Title: Anarcha-feminist pedagogy
Subtitle: Collaborative and emancipatory learning in inclusive environments
Date: 06.12.20
Source: https://morethanthisandthat.wordpress.com/2020/12/06/anarcha-feminist-pedagogy-collaborative-and-emancipatory-learning-in-inclusive-environments/

Anarchists know that a long period of education must precede any great fundamental change in society, hence they do not believe in vote begging, nor political campaigns, but rather in the development of self-thinking individuals.

— Lucy Parsons, 1890

Education as a liberation process, just relying on rationality?

Judith Suissa’s overview about philosophy of anarchistic pedagogy in her book “Anarchism and Education” gives a great overview about the main principles in anarchist education. Many of these principles, such as freedom, holistic approach to learning process and anti-hierachical and anti-authoritarian praxis independetly of state organizing are very much needed nowadays.

At the same time, as an anarchist pedagog myself, I wonder if there is a pivotal point we have to expand to make anarchist pedagogies more inclusive and more grounded in mutual aid principle and praxis. It is not just in the classroom we must include people, but also in daily revolutionary processes. In her book, Suissa names rationality as a predominant factor in order to understand and analye the oppressive systems around us at a cognitive level, but also as the prerequisite for being able to be an active person to participate in new social structures outside the capitalist system.

In the anarchist tradition, rationality can be a potential factor for exclusion, not only from the classrooms but from the permanent revolutionary process related to life-long learning.

Many might still think that in order to learn and being active learners, we must rely exclusively on rationality. Rationality in psychology is seen as high cognitive functions, which allow us to complex processes in analyzing and managing spoken and written information and later in decision-making. This is partly correct, but the whole picture in what processes are important to learning points at much more combined processes that includes also emotions, communication with our surroundings and more biological factors such as regular sugar levels in our blood or good mental health. An overweight in cognitive function leaves many individuals apart in the construction of open inclusive societies. Where is the diversity and how can be build free and just societies if some people are not included?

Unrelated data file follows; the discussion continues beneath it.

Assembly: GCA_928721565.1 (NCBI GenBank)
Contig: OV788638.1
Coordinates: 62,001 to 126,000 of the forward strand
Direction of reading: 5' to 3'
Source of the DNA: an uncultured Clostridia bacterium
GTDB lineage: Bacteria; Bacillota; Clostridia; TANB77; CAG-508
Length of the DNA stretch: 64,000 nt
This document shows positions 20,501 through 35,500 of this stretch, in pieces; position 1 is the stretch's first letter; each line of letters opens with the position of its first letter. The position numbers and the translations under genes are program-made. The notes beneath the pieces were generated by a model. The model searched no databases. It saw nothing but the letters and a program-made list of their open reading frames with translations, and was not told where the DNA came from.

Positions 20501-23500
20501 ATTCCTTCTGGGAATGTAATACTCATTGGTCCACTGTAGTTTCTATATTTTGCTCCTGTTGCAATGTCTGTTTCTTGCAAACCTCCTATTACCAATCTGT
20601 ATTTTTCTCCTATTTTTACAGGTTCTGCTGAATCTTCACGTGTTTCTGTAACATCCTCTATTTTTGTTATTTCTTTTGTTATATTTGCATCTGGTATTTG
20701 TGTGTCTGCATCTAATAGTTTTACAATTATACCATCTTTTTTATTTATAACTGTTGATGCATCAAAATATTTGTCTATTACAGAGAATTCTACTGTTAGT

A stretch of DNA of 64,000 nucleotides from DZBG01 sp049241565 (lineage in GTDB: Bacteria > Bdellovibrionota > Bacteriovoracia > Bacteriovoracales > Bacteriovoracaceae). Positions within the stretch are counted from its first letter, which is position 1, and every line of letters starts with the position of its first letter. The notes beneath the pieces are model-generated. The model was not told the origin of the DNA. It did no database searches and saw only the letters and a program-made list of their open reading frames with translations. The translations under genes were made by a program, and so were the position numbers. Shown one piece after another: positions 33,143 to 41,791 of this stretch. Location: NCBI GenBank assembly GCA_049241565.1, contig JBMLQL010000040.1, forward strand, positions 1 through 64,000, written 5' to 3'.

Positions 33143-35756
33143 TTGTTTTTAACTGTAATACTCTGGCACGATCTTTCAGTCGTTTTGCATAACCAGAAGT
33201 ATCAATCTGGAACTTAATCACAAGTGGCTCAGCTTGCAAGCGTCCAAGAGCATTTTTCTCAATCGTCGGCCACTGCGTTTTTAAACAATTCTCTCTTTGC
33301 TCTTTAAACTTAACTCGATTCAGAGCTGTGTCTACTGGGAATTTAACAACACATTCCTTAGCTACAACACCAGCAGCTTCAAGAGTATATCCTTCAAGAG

It is imperative that we include modern knowledge around learning processes, not only as individuals, but as collectives where we need to adapt and expand our principles and praxis to make our movements and organizations inclusive. Emancipation has to be for all, and emancipation must go beyond our trust on pure rationality in order to contribute to new social structures.

An issue that has largely been misused against women and non-conforming gendered people is actually our lack of rationality as a sign of not being able of making decisions for ourselves or for the collective good. Here can we find a huge intersection where ableism, racism, mysoginy, homophobia and transphobia meet. In this intersection is where anarcha-feminist educators must find the tools to deconstruct the oppressive mechanisms that support not only gender roles, but other types of classifications that diminishes people and excludes us from revolutionary processes.

Anarcha-feminist pedagogy, a practical pending action in educational systems, anarchist organizations and movements

The purpose of this bloggpost is not to give a final answer to what anarcha-feminist pedagogy is. This is just a concept I came up with in order to expand and reevaluate the principles of anarchist pedagogy. Most theorists who have been given weight in anarchist pedagogies are men, which is fine but very narrow. We are all influenced by our own perceptions and experiences, and we can be sure that this is also the case for these theorists when they developed their pedagogical theories in anarchism. Besides, some of them have none educational nor pedagogical experience themselves, which from my point of view breaks with the conception of hollistic education where theory is equally important to practice.

It is then very much about time to take a critical look to our own approaches and methods in anarchist pedagogies, in orden to discuss collectively further paths to create more holistic and inclusive praxis in our organizations and movements. Then again, it is crucial to work actively with our own pedagogical principles to adapt them to our current challenges.